Harry meets seriously ill five-year-old and sees safe play garden makeover
The prince met a group of volunteers who are transforming a garden into a safe play space for WellChild’s 300th Helping Hands project.
Prince Harry has visited the home of a seriously ill five-year-old boy on the second day of his visit to Leeds.
Oliver Rooney, of Bramley, has Wolf Hirschhorn Syndrome, a rare chromosome disorder resulting in profound and complex needs.
Harry met Oliver, his family and a group of volunteers who are transforming his garden into a safe play space for WellChild’s 300th Helping Hands project.
The Prince sat in the living room of the three-bedroom semi-detached house and chatted to Oliver and his four brothers about school and their sleeping arrangements.
Later he sat round a garden table with the family and discussed sport and the garden makeover.
Elizabeth McOmish-Rooney, Oliver’s mother, told Harry that her son was previously unable to access the garden safely without constant close supervision and could not play with his brothers, Samuel, nine, Joseph, eight, Thomas, six, and his twin Jak.
The WellChild charity, which works with children suffering from serious illnesses or life-altering conditions, is carrying out the two-day project to turn the outside area into a space where Oliver can play.
After the Prince’s visit, Ms McOmish-Rooney, 44, said the visit was “something we’ll talk about forever”.
Prince Harry with the Rooney family and WellChild volunteers who are transforming five-year-old Oliver's garden into a play-safe space. pic.twitter.com/a9RkRrjujD— Amy Murphy (@AmyMurphyPA) July 7, 2017
She said the garden transformation would totally change their lives.
“It’s going to give us a space all the family can use. Previously, Oliver has had to be kept away from the other boys because of the condition of the garden at the bottom; now we’re all going to be able to play together.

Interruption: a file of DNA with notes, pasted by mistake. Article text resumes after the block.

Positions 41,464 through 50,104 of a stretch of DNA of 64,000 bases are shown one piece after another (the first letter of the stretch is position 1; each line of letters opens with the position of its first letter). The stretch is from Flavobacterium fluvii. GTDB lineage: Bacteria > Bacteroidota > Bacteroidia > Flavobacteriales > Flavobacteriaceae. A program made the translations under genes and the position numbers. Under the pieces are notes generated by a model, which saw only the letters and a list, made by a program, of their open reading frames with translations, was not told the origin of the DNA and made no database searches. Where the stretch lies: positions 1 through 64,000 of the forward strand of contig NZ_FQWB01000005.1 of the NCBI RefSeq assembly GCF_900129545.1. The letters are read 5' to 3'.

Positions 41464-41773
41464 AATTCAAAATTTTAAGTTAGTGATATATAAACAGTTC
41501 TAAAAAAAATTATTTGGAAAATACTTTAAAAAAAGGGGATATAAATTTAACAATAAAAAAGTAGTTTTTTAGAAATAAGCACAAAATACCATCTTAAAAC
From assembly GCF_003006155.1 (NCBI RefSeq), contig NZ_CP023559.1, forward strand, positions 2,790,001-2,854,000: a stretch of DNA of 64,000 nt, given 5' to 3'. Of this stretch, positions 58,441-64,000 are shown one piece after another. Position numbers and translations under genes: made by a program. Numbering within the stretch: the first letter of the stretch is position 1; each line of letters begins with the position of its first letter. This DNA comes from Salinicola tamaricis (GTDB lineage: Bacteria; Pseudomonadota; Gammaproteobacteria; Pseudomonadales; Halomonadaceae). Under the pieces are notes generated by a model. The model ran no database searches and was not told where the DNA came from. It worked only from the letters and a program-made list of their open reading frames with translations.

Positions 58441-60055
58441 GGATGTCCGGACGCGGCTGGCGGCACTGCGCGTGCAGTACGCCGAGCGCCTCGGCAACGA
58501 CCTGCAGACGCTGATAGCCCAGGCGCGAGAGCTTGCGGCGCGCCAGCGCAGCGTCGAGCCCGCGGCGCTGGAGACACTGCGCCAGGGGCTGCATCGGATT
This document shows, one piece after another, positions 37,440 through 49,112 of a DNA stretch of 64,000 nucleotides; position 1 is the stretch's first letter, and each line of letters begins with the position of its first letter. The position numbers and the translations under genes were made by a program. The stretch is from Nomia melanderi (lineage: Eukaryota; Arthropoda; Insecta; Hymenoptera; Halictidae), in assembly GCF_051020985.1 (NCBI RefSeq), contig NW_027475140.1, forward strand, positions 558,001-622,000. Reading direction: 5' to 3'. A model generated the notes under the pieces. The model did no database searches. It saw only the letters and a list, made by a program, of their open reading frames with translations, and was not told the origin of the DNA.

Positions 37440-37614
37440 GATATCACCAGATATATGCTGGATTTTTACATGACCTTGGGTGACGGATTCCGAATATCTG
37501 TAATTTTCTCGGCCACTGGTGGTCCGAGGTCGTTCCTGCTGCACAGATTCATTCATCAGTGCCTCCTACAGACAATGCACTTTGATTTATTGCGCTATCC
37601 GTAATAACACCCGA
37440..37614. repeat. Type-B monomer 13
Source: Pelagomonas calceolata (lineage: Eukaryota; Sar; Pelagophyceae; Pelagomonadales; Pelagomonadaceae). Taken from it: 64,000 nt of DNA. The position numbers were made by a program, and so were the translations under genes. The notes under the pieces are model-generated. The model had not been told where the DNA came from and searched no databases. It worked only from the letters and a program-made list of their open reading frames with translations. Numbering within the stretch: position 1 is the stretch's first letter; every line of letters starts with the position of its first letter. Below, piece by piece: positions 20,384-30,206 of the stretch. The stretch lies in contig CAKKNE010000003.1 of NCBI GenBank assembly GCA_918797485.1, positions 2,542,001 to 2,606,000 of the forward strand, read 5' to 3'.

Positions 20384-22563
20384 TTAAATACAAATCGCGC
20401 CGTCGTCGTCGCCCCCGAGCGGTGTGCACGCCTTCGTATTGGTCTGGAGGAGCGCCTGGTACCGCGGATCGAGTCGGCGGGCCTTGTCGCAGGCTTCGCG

“With a family of five boys, that’s really important and important for Oliver too. Keeping him away from them, I don’t know what he’s thinking and feeling, but I know how I feel when I see him looking through the fence and not able to play. It’s going to make a massive difference.”
Harry later described the family as “lovely” and said of Ms McOmish-Rooney: “She is a superwoman.”
Prince Harry meets some of the children and families who have been helped on their journey from hospital to home pic.twitter.com/jdZZcL6GUd— Kensington Palace (@KensingtonRoyal) July 7, 2017
Harry met other seriously ill youngsters being helped by WellChild when he visited Leeds Children’s Hospital.
The Prince sat and chatted with parents about how they live their lives around their children’s needs and joked with their more boisterous siblings.
As he talked with six-year-old Audrey Frantzich’s parents, Louise and Herman, he also played ball with Audrey’s 17-month-old brother Tommy, who seemed oblivious to the VIP status of the royal visitor.
Audrey has the rare genetic condition Mosaic Trisomy 9, which means she is in a wheelchair and fed by a tube.
Her mum explained to the Prince how they have been helped to learn the skills to enable Audrey to live at home.
Later, Mrs Frantzich said: “You can tell she’s enjoyed it. She loves it when there’s people around and all the camera’s and everything.”
And Mrs Frantzich, from Ilkley, provoked a knowing glance to reporters from Harry when she asked him “how are you finding Leeds, then”
Smiling at the cameras, he said: “Leeds is fantastic.”
Speaking with the family of Mareyah Joseph-Webster, Harry tried to talk to her sister, Tayah-Mai Webster, who then decided to hide behind their mother, Sonya Joseph.
The Prince asked Tayah-Mai, four, if she was playing hide-and-seek and managed to coax her out for a game with a ball.
Mareyah has a condition called Edwards Syndrome. Mrs Joseph explained how she is currently learning ventilator skills to enable Mareyah to join her five other siblings at home in Meanwood, Leeds.